I don't expect that there's a simple answer to any of this and the great thing about social media conversations is that they can take their time.

I hope you will contribute your thoughts to this conversation.


test said...

Great questions Tony.

Keep up the great work. Many of us are listening to you.

I struggle with the same questions. Observing how my kids learn viola for over 15 years tells me that their are foundational skills required, a lot of practice is key. These foundations or the lack thereof influence the way we instantly become proficient at something.

Additionally, I think that the thinking process skills have more impact on the knowledge and mechanical skills (at least the foundation). If one knows how to think through the problem or knowledge, the person will likely learn and apply the skills. And wow, instant skill ( it seems). Not really.

This leads me to have questioned our emphasis on technical skill in Social Media and Web 2.0. Though they "facilitate" interactions and sharing, the "thinking process" in the shared material requires more study and attention (hence, the value of your Work Literacy project). Social media and Web 2.0 really mimic our collective thinking processes. So, billions of repetitive ideas shared and a few jewels of golden ides (at least from my point of view).

In my own small way, I have focused on how to help people to develop designs and systems to help them learn the "thinking through" and behavioral skills in developing following:

* Micro-Networks
* Micro-Relationships
* Micro-Sharing
* Micro-Coaching and Help
* Micro-Learning
* Micro-Interactions
* Micro-Feedback
* Micro-Content
* Micro-Exercises
* Micro-Writing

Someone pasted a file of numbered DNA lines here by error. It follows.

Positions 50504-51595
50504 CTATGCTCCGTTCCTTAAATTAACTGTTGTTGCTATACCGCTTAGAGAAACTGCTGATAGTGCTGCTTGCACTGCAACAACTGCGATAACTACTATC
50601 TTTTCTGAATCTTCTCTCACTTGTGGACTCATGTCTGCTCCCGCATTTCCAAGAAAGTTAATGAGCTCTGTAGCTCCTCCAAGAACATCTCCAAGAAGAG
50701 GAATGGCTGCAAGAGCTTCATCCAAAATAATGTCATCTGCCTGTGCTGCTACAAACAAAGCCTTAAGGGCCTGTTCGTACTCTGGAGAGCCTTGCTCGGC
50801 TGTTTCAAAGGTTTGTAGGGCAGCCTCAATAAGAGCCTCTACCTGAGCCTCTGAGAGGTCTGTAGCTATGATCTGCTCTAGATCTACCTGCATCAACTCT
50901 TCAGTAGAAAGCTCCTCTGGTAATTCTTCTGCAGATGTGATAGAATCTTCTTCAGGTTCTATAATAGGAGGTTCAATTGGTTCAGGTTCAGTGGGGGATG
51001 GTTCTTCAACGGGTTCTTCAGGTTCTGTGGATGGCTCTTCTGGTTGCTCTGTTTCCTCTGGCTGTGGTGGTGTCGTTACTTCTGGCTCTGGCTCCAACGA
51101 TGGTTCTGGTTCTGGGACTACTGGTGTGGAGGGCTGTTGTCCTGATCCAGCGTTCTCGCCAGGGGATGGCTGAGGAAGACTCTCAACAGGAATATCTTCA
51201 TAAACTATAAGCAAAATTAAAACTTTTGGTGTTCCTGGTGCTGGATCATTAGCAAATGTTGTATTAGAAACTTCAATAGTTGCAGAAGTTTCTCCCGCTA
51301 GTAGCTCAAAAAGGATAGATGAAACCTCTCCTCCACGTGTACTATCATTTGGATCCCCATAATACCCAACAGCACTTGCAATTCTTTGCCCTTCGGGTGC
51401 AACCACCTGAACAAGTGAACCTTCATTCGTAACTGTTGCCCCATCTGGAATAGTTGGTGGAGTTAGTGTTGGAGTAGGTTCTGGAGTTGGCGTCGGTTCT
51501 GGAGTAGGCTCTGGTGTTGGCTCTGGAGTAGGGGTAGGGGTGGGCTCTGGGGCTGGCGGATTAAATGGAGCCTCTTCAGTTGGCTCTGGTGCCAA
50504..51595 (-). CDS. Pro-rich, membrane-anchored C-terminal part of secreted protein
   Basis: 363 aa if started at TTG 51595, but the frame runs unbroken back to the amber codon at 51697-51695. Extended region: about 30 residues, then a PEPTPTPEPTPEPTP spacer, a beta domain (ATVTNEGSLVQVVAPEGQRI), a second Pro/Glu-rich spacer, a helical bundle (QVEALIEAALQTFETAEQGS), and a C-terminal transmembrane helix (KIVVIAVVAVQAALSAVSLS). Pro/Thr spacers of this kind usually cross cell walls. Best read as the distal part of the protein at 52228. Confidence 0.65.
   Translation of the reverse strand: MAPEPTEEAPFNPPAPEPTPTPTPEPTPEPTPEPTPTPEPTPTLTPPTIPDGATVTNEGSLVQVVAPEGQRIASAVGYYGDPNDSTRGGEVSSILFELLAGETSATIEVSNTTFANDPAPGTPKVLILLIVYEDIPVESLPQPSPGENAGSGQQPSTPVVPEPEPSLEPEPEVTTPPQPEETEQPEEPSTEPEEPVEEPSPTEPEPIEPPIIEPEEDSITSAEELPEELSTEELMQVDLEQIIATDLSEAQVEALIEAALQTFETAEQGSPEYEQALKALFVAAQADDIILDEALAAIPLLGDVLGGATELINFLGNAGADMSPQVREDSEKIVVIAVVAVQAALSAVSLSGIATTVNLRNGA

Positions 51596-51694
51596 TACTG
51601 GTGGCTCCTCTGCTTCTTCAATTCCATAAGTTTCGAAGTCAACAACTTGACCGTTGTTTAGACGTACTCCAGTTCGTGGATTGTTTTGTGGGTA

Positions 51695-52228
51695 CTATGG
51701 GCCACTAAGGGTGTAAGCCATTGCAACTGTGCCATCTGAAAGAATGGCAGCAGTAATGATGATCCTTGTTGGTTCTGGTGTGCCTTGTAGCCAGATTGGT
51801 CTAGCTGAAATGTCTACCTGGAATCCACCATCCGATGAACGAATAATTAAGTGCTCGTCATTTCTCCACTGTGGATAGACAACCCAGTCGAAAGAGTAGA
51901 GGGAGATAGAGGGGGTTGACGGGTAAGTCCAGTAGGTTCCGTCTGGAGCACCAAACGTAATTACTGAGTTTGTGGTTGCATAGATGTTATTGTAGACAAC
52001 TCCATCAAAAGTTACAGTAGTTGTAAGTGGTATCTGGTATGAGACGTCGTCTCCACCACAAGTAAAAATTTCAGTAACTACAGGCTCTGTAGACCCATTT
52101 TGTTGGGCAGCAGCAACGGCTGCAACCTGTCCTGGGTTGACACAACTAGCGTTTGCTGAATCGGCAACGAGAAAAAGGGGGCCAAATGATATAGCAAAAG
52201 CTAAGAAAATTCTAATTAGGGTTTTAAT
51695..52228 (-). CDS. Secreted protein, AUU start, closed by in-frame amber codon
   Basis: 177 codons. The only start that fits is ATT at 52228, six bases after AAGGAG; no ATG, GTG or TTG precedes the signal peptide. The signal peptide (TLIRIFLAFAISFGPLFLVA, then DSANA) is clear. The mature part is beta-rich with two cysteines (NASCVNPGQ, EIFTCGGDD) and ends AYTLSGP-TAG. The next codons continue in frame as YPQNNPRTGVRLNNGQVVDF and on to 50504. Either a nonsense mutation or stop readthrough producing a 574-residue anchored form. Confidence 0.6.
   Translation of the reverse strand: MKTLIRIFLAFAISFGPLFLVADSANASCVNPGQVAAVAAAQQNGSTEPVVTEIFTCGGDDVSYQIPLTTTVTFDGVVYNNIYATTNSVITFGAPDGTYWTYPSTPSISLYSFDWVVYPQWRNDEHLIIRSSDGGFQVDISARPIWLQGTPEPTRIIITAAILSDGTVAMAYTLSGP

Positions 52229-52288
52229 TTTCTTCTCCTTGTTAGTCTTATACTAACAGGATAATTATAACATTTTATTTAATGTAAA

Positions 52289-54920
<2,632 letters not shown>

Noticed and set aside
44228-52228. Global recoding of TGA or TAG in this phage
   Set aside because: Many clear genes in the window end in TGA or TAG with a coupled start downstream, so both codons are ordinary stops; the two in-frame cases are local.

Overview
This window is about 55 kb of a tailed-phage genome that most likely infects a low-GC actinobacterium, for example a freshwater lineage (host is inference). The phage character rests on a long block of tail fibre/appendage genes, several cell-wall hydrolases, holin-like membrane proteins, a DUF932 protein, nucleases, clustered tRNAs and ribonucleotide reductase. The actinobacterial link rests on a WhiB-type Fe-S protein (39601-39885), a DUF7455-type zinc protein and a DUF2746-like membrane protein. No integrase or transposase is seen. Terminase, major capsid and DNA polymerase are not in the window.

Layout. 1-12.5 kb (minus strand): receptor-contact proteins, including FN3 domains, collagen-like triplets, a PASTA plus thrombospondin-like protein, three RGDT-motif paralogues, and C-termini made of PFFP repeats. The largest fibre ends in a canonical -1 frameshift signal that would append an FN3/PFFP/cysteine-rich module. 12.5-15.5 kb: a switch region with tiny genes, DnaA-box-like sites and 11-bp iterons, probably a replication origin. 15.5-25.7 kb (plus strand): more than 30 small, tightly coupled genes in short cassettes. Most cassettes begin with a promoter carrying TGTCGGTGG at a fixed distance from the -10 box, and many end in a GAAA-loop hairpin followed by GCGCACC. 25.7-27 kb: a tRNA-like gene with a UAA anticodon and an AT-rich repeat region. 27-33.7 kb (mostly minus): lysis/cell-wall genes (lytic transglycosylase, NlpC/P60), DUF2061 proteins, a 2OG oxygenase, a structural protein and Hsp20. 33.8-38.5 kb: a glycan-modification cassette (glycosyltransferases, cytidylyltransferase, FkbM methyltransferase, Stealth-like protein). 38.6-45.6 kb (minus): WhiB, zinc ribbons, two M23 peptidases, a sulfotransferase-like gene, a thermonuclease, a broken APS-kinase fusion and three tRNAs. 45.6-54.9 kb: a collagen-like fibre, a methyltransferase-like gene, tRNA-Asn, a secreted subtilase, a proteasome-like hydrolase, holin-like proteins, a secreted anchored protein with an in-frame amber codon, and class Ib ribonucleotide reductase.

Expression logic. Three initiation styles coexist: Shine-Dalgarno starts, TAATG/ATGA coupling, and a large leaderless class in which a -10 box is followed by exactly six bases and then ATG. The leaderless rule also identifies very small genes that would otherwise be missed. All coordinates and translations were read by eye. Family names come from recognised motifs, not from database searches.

* Micro-Conversations
* Micro-Learning Systems and
* Micro-Tools


Brett said...


Many of the studies I've read on the subject look at the attainment of "expertise" (or mastery) in a particular subject or activity as a side-effect of the process, not a pre-planned goal or objective. For someone in sports or similar type of activity this makes sense, and - to me - is a desirable way to approach it.

On the question of achieving work literacy in specific activities, though, this isn't quite so desirable. The purpose of learning in most work situations is the achievement of the literacy/proficiency you need to carry out the job. While I may treat my job as a personal learning journey, the people I work for (employer, client, etc.) are much more interested in my ability to perform the task that they are paying me to do.

Back to your main question of how deliberate practice relates to becoming something less than an expert. I think that you could look at deliberate practice as kind of a sliding scale, with time as the basis. The more time you put into the practice, the closer to the expert side you get. Less time will improve your skills, but you won't become, or even get close to, being an expert.

The question then becomes, How much time is enough time to reach your desired level of literacy/proficiency? And how much time do you need to continue to invest to remain proficient?

Brett said...


Rereading this and thinking on it a bit more, I think maybe the real question is:

"Is the application of deliberate practice an effective or desired method for attaining quick proficiency?"

To that question, I think I would have to answer, "No, it's not."

But once the basic proficiency is achieved, I think deliberate practice would be a good way to build on that to achieve even greater proficiency.

Tony Karrer said...

Ray - thanks for the thoughts. Interesting to think about these micro-skills.

Brett - good restatement of the question: ""Is the application of deliberate practice an effective or desired method for attaining quick proficiency?"